Functional Logic • Inquiry and Analogy • 11

Inquiry and AnalogyHigher Order Propositional Expressions

Higher Order Propositions and Logical Operators (n = 1)

A higher order proposition is a proposition about propositions.  If the original order of propositions is a class of indicator functions f : X \to \mathbb{B} then the next higher order of propositions consists of maps of type m : (X \to \mathbb{B}) \to \mathbb{B}.

For example, consider the case where X = \mathbb{B}.  There are exactly four propositions one can make about the elements of X.  Each proposition has the concrete type f: X \to \mathbb{B} and the abstract type f : \mathbb{B} \to \mathbb{B}.  From that beginning there are exactly sixteen higher order propositions one can make about the initial set of four propositions.  Each higher order proposition has the abstract type m : (\mathbb{B} \to \mathbb{B}) \to \mathbb{B}.

Table 11 lists the sixteen higher order propositions about propositions on one boolean variable, organized in the following fashion.

  • Columns 1 and 2 taken together present a form of truth table for the four propositions f : \mathbb{B} \to \mathbb{B}.  Column 1 displays the names of the propositions f_i, for i = 1 to 4, while the entries in Column 2 show the value each proposition takes on the argument value listed in the corresponding column head.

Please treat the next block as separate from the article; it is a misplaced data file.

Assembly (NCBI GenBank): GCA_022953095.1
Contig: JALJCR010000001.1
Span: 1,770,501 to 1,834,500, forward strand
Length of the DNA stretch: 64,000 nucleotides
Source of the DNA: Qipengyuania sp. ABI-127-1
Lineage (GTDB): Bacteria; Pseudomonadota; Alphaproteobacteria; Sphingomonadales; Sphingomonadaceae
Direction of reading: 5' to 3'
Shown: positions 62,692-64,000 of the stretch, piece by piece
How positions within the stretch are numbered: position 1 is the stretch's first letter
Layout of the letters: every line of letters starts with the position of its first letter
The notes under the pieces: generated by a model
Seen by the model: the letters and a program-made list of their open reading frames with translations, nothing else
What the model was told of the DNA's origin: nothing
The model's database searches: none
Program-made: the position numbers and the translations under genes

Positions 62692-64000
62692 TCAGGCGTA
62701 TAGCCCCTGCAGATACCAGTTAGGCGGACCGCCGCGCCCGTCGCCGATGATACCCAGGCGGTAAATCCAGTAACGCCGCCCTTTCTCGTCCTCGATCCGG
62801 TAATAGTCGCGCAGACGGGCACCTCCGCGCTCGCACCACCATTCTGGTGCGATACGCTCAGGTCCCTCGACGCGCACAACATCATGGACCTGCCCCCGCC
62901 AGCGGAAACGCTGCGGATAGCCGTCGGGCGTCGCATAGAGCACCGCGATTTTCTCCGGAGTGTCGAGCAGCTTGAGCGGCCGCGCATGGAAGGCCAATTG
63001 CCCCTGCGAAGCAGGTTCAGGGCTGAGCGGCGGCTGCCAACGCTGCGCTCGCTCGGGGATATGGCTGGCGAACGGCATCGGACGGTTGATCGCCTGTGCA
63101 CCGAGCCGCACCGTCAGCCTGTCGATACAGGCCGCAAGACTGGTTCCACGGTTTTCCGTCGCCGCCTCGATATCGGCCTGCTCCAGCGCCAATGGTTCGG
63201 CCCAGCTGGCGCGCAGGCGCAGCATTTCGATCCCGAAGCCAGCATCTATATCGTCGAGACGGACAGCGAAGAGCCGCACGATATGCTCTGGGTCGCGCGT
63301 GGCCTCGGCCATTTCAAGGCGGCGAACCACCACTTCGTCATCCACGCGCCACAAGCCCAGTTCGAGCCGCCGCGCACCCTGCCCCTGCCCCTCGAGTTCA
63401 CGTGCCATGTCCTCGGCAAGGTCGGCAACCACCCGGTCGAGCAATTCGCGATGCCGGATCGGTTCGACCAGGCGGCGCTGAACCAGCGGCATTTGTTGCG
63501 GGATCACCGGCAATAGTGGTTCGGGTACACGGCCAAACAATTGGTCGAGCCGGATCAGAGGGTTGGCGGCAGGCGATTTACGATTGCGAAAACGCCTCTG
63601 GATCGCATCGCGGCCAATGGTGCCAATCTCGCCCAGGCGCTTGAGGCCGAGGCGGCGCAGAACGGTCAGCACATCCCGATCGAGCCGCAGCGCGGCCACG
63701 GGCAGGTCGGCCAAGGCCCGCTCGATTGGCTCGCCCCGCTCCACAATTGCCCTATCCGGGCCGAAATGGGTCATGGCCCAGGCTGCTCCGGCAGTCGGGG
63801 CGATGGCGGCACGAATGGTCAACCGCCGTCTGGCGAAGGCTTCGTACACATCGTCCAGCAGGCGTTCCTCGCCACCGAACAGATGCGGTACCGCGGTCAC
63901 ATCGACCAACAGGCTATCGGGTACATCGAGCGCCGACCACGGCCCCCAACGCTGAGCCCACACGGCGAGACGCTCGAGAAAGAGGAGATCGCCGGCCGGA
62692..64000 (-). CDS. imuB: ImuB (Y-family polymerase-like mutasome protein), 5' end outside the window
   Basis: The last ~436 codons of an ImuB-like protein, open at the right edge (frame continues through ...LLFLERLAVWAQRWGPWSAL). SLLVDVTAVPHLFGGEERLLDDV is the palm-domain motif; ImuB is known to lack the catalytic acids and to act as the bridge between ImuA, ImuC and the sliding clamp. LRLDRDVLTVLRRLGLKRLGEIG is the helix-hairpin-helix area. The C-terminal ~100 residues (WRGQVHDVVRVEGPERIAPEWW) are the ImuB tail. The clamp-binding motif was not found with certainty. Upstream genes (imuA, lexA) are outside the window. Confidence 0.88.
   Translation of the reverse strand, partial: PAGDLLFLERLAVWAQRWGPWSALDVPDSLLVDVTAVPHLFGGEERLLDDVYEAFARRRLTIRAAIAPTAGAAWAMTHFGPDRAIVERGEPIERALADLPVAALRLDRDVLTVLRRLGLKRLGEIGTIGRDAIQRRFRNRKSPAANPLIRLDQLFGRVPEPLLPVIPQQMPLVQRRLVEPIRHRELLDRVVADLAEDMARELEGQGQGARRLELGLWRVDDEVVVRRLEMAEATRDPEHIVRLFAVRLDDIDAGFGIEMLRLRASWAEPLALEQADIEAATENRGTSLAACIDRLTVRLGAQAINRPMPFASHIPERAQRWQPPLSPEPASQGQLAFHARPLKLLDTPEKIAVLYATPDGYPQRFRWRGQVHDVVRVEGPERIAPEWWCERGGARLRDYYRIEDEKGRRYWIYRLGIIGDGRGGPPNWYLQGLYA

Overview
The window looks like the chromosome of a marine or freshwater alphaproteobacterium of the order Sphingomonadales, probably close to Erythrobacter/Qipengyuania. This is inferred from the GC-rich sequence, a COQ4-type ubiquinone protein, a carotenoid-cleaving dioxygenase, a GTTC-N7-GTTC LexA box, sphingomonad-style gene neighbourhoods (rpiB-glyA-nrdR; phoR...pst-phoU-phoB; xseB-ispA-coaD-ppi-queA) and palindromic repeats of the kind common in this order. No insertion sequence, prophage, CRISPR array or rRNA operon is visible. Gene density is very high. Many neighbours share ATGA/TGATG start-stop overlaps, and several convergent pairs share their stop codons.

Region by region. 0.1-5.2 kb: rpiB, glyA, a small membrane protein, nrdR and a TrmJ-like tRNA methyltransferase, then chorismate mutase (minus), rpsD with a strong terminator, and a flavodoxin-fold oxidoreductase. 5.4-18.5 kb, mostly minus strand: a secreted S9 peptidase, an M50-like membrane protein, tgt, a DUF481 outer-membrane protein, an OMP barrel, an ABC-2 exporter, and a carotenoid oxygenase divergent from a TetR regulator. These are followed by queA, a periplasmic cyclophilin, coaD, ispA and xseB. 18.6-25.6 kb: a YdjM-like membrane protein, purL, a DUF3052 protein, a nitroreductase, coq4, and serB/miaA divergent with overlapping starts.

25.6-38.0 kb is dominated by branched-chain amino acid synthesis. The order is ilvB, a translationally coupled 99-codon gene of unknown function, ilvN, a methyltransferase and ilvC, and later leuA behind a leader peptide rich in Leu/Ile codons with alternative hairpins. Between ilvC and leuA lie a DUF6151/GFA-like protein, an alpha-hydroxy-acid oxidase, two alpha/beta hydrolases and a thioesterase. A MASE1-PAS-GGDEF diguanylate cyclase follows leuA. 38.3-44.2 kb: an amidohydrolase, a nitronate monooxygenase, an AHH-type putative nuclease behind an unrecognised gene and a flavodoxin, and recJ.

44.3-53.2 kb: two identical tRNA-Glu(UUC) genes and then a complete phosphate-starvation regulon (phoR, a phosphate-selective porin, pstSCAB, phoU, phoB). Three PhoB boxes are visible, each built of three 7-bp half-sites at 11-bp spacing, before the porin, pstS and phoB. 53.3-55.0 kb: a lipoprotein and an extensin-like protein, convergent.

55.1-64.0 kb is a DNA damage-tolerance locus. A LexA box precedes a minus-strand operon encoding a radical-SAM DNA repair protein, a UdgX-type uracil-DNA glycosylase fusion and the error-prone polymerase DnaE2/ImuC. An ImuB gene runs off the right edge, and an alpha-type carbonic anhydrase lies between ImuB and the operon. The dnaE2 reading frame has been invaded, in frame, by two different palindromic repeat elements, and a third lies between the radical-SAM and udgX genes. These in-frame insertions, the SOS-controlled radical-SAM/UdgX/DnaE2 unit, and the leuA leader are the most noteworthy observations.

• Column 3 displays one of the more usual expressions for the proposition in question.
  • The last sixteen columns are headed by a series of conventional names for the higher order propositions, also known as the measures m_j, for j = 0 to 15.  The entries in the body of the Table show the value each measure assigns to each proposition f_i.

\text{Table 11. Higher Order Propositions}~ (n = 1)
Higher Order Propositions (n = 1)


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This entry was posted in Abduction, Analogy, Argument, Aristotle, C.S. Peirce, Constraint, Deduction, Determination, Diagrammatic Reasoning, Diagrams, Differential Logic, Functional Logic, Hypothesis, Indication, Induction, Inference, Information, Inquiry, Logic, Logic of Science, Mathematics, Pragmatic Semiotic Information, Probable Reasoning, Propositional Calculus, Propositions, Reasoning, Retroduction, Semiotics, Sign Relations, Syllogism, Triadic Relations, Visualization and tagged , , , , , , , , , , , , , , , , , , , , , , , , , , , , , , , . Bookmark the permalink.

2 Responses to Functional Logic • Inquiry and Analogy • 11

  1. Pingback: Survey of Abduction, Deduction, Induction, Analogy, Inquiry • 2 | Inquiry Into Inquiry

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